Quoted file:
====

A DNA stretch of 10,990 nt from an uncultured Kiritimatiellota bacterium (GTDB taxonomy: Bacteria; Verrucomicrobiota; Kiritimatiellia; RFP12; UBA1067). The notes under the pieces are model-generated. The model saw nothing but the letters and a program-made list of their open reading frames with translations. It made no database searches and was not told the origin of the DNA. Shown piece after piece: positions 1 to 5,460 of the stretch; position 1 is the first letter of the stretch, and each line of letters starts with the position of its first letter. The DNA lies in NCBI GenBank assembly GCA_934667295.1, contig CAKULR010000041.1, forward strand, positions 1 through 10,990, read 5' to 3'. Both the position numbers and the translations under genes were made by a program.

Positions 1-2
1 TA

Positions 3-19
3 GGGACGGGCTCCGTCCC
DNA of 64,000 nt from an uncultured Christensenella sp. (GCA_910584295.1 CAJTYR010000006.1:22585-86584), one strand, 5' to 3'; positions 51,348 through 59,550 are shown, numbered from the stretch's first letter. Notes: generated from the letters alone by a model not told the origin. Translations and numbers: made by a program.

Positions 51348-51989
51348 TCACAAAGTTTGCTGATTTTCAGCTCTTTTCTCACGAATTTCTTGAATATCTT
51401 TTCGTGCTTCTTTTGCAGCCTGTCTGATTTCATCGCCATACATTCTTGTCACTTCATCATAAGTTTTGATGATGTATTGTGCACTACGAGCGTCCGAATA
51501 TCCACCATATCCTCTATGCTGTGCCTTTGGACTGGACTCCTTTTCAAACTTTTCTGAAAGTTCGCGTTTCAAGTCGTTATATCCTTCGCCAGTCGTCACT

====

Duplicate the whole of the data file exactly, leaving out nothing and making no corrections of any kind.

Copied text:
A DNA stretch of 10,990 nt from an uncultured Kiritimatiellota bacterium (GTDB taxonomy: Bacteria; Verrucomicrobiota; Kiritimatiellia; RFP12; UBA1067). The notes under the pieces are model-generated. The model saw nothing but the letters and a program-made list of their open reading frames with translations. It made no database searches and was not told the origin of the DNA. Shown piece after piece: positions 1 to 5,460 of the stretch; position 1 is the first letter of the stretch, and each line of letters starts with the position of its first letter. The DNA lies in NCBI GenBank assembly GCA_934667295.1, contig CAKULR010000041.1, forward strand, positions 1 through 10,990, read 5' to 3'. Both the position numbers and the translations under genes were made by a program.

Positions 1-2
1 TA

Positions 3-19
3 GGGACGGGCTCCGTCCC
DNA of 64,000 nt from an uncultured Christensenella sp. (GCA_910584295.1 CAJTYR010000006.1:22585-86584), one strand, 5' to 3'; positions 51,348 through 59,550 are shown, numbered from the stretch's first letter. Notes: generated from the letters alone by a model not told the origin. Translations and numbers: made by a program.

Positions 51348-51989
51348 TCACAAAGTTTGCTGATTTTCAGCTCTTTTCTCACGAATTTCTTGAATATCTT
51401 TTCGTGCTTCTTTTGCAGCCTGTCTGATTTCATCGCCATACATTCTTGTCACTTCATCATAAGTTTTGATGATGTATTGTGCACTACGAGCGTCCGAATA
51501 TCCACCATATCCTCTATGCTGTGCCTTTGGACTGGACTCCTTTTCAAACTTTTCTGAAAGTTCGCGTTTCAAGTCGTTATATCCTTCGCCAGTCGTCACT